Nansemond County, Virginia



 


Tree: Benbow Family and Allied Lines
Notes: From an 1840 description:

NANSEMOND county was in existence as early as 1639-40; at which time an act was passed defining its boundaries. It bore at first the name of Upper Norfolk. In 1645-6 its name was changed to Nansimum, which word is spelt by
Capt. John Smith, Nandsamund. It is 35 miles long, with an average breadth of 15 miles. The railroad from Portsmouth to Weldon, N. C., passes through the county. The Dismal swamp extends along the eastern edge of the county, and a small part of Lake Drummond is within its limits. A good portion of the land belonging to the Dismal Swamp Company, is situated within the county. Chuckatuck, on the stage-road from Suffolk to Smithfield, and Somerton, near the northern line, contain each a few dwellings. Suffolk, the county-seat, is on the Nansemond River, on the line of the Portsmouth and Roanoke rail-road, 18 miles SW. of Norfolk, and 85 from Richmond. This town was established by law in 1742, and has generally been thriving, and a place of considerable business. Vessels of 100 tons come up the river to this town. It contains 1 Episcopal, 1 Baptist, and 2 Methodist churches.
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THE COLONIAL CHURCHES OF NANSEMOND COUNTY, VIRGINIA
By GEORGE CARRINGTON MASON

The history of the earliest churches in the present county of Nansemond, Virginia, is shrouded in obscurity, as a result of the destruction of the county records by three successive fires, in the years 1734, 1779 and 1866. Vestry books for both of its eighteenth century parishes have been preserved and furnish an authentic account of its two surviving colonial churches.

An unsuccessful attempt at settlement of the Nansemond river region was made in 1609 by Captain John Martin with 120 men, but the earliest permanent settlements were not established until about 1630. The present county's area was included in the ancient corporation of Elizabeth City, which became the
original shire of the same name in 1634, when the colony was first organized in county form. About 1636, New Norfolk county was formed but of Elizabeth City east of Hampton Roads and then subdivided, a year later, into the counties of Lower and Upper Norfolk. In March, 1645/6, Upper Norfolk county was renamed Nansimum, which alias since passed through many different spellings to its present form of Nansemond. This is an Indian word, meaning "fishing point or angle" and was the name of the Indian town in the angle between Nansemond river and its western branch. The tribe was named for their town and the river was named for the tribe.

An act of January, 1639/40, defining the boundaries of Upper and Lower Norfolk counties, also set up coterminous parishes of the same names. In March, 1642/3, the parish of Upper Norfolk was divided into three parishes,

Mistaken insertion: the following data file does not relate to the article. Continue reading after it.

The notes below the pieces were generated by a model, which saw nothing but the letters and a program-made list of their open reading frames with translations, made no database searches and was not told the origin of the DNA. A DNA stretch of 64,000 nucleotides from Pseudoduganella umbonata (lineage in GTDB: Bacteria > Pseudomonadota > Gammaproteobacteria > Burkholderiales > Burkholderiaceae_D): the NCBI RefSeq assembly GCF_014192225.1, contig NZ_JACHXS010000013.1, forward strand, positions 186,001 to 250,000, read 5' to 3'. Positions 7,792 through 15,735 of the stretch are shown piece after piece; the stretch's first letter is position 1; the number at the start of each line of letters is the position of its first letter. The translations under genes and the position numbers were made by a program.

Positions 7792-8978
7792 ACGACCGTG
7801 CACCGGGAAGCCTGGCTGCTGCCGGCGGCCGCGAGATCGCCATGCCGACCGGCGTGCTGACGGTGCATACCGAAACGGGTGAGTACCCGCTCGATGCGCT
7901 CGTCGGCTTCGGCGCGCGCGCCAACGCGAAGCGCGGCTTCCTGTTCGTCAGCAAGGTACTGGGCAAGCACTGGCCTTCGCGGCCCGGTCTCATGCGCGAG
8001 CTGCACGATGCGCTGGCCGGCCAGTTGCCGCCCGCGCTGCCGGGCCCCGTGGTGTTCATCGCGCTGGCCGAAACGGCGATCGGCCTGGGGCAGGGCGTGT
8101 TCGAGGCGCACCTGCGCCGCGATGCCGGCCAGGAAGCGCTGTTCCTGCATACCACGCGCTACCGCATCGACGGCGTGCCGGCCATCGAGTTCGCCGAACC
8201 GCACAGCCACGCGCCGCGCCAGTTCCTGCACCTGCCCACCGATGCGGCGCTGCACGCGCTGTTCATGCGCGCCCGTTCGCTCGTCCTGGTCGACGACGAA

named East, West and South. The East parish extended up the cast side of Nansemond river for ten miles above its mouth, while the West parish had a corresponding extent on the west side of the river and included both shores of Chuckatuck creek. By far the largest of the three parishes was the South parish, which included the headwaters of Nansemond river and the entire
southern section of the county.

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Nansemond is now an extinct county. The county became the independent city of Nansemond in July 1972 and on 1 January 1974, merged with the city of Suffolk. Suffolk was incorporated as a town in 1808, and as a city in 1910.

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Birth

Matches 1 to 10 of 10

   Last Name, Given Name(s)    Birth    Person ID   Tree 
1 Jordan, Benjamin  18th day, 7th month, 1674Nansemond County, Virginia I4368 Benbow Family and Allied Lines 
2 Jordan, James  23rd day, 11th month, 1665Nansemond County, Virginia I4364 Benbow Family and Allied Lines 
3 Jordan, John  17th day, 6th month, 1663Nansemond County, Virginia I4363 Benbow Family and Allied Lines 
4 Jordan, Joseph  8th day, 7th month, 1672Nansemond County, Virginia I4367 Benbow Family and Allied Lines 
5 Jordan, Joshua  30th day, 6th month, 1681Nansemond County, Virginia I4370 Benbow Family and Allied Lines 
6 Jordan, Matthew  1st day, 11th month, 1676Nansemond County, Virginia I4369 Benbow Family and Allied Lines 
7 Jordan, Richard  6th day, 6th month, 1670Nansemond County, Virginia I4366 Benbow Family and Allied Lines 
8 Jordan, Robert  11th day, 7th month, 1668Nansemond County, Virginia I4365 Benbow Family and Allied Lines 
9 Jordan, Samuel  15th day, 2nd month, 1679Nansemond County, Virginia I2830 Benbow Family and Allied Lines 
10 Jordan, Thomas  6th day, 1st month, 1660Nansemond County, Virginia I4362 Benbow Family and Allied Lines 

Died

Matches 1 to 2 of 2

   Last Name, Given Name(s)    Died    Person ID   Tree 
1 Brashere, Margaret  7th day, 10th month, 1708Nansemond County, Virginia I2834 Benbow Family and Allied Lines 
2 Jordan, Thomas  8th day, 10th month, 1699Nansemond County, Virginia I2833 Benbow Family and Allied Lines 

Married

Matches 1 to 6 of 6

   Family    Married    Family ID   Tree 
1 Jordan /   06 Jul 1699Nansemond County, Virginia F1517 Benbow Family and Allied Lines 
2 Jordan / Belson  10 May 1690Nansemond County, Virginia F1513 Benbow Family and Allied Lines 
3 Jordan / Burgh  9th day, 12th month, 1688Nansemond County, Virginia F1509 Benbow Family and Allied Lines 
4 Jordan / Ratcliff  29 Mar 1688Nansemond County, Virginia F1510 Benbow Family and Allied Lines 
5 Jordan / Taberer  9th day, 12th month, 1687Nansemond County, Virginia F1511 Benbow Family and Allied Lines 
6 Scott / Jordan  28th day, 6th month, 1707Nansemond County, Virginia F1512 Benbow Family and Allied Lines 
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